The curious case of Dr Chishti
When his daughter Amna got married in 2007, he so badly wanted to be a part of the celebrations that he later got his photograph superimposed on her wedding photograph. That photograph is the first thing he turns to every morning, a picture that reminds him of the life he left behind so many years ago.
The second among three siblings, Chishti was born in Ajmer and later went to study in Karachi in 1946. A year later, Partition happened and Chishti stayed back, becoming a Pakistani citizen. While the eldest brother also moved to Pakistan, the youngest, Zameel, stayed back in India with their mother.
Meanwhile, Chishti went on to teach at Karachi College and earned a doctorate for his research in microbiology from Edinburgh University. He later moved to Saudi Arabia, where he was appointed director of the Al Riyadh International Airport that was under construction. During his stint in Saudi Arabia, he also headed the Haj Epidemiological Studies Centre.
While in Riyadh, he thought he would help his folks in India get jobs in Saudi. "Many from the family went to Saudi on his invitation and got jobs and a better life there. But later, there was some change in the government's policy and many of them had to come back," says his nephew Yaseer Chishti.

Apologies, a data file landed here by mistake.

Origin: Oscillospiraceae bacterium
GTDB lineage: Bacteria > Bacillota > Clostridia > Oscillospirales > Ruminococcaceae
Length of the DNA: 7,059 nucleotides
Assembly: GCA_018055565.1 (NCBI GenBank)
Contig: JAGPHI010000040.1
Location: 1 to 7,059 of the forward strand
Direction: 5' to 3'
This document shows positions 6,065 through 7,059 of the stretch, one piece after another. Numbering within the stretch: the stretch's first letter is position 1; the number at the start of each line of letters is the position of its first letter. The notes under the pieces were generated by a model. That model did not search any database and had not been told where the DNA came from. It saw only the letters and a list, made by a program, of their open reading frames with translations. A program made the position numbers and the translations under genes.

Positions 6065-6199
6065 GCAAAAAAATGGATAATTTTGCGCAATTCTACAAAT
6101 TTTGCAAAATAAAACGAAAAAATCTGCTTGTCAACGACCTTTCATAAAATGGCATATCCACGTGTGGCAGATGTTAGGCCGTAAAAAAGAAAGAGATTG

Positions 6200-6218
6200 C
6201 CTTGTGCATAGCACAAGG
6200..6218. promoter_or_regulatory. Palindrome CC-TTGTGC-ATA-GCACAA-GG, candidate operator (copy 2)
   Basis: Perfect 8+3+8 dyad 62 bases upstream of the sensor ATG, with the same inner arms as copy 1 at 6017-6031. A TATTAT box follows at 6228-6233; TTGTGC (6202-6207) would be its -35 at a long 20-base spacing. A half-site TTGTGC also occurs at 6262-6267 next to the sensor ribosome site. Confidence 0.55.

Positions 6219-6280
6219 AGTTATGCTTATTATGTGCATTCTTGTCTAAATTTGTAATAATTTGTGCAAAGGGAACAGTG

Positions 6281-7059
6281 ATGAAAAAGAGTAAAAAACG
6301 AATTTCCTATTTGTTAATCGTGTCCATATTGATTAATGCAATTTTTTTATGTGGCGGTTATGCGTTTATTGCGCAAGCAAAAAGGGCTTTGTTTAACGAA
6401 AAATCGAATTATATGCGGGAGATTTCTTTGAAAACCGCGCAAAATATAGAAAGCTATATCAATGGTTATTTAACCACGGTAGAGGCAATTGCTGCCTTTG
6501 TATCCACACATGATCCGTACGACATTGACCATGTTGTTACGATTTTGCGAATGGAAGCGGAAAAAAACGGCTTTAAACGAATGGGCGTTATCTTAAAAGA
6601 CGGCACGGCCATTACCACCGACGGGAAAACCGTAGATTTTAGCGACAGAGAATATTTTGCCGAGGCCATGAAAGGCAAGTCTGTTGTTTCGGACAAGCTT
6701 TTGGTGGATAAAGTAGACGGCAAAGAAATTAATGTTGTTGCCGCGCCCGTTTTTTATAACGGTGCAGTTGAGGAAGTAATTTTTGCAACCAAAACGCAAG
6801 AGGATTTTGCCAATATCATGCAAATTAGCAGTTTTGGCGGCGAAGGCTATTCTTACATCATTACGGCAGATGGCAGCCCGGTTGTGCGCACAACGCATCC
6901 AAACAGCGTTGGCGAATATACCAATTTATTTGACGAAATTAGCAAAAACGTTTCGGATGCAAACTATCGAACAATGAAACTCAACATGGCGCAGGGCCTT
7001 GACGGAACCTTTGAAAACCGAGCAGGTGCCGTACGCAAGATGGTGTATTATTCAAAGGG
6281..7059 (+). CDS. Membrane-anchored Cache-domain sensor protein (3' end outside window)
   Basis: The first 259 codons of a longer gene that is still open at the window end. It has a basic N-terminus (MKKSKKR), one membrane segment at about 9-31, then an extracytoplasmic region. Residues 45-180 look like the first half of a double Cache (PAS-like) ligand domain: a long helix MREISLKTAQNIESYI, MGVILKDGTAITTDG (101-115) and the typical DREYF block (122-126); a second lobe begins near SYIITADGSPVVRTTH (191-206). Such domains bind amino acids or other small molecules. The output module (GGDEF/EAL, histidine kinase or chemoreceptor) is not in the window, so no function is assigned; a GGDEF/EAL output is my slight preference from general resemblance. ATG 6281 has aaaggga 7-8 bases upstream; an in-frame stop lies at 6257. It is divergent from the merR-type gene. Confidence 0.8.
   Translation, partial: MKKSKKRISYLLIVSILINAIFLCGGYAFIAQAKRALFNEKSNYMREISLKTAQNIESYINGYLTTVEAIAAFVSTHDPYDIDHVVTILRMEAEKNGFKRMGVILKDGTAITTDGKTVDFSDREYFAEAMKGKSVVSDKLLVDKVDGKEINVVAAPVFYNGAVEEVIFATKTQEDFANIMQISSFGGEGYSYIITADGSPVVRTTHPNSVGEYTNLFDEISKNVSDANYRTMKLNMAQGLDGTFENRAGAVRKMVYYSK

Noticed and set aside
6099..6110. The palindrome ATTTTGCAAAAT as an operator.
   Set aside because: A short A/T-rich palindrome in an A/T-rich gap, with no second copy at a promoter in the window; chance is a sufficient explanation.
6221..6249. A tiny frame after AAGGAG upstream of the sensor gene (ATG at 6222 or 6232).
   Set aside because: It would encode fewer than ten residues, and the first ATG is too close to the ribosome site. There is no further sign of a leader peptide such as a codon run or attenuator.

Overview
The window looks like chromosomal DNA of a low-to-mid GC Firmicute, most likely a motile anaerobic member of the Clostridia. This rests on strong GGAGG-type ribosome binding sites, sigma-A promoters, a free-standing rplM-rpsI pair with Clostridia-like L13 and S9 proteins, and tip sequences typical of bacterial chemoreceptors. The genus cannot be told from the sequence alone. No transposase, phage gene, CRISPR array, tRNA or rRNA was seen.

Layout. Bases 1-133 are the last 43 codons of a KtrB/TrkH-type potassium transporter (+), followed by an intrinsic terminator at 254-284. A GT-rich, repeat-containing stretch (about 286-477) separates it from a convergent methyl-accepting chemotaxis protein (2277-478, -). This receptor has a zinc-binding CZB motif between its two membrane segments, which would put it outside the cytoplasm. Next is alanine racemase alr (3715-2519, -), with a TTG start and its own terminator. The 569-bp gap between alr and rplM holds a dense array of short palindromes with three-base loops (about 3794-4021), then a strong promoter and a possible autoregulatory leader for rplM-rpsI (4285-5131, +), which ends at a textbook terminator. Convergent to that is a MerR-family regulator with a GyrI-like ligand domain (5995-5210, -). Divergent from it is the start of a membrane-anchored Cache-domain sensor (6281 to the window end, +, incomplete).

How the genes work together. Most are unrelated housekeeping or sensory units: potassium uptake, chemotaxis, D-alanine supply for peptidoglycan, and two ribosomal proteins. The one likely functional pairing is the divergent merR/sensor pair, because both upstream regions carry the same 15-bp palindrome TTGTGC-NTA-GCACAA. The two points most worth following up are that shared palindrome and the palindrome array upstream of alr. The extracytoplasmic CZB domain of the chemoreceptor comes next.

Idris Chishti, a relative of Chishti's whom he had helped get a job in Riyadh, was among those who lost their jobs. And Idris held Chishti responsible. The shadow of Riyadh followed Chishti to Ajmer when he came calling on his ailing mother in 1992, who lived here with his brother Zameel. It was during that trip that he was accused of murdering Idris.
"He (Chishti) came to see our mother and stayed back for a wedding at the house of one of our relatives. He was 58 then and was planning for his retirement. He wanted to live with his family in Karachi. Though the police FIR named him as the main accused, the reality is that he was in one of the rooms on the terrace when the fight broke out. He was punished simply because he is a Pakistani," says his brother Zameel.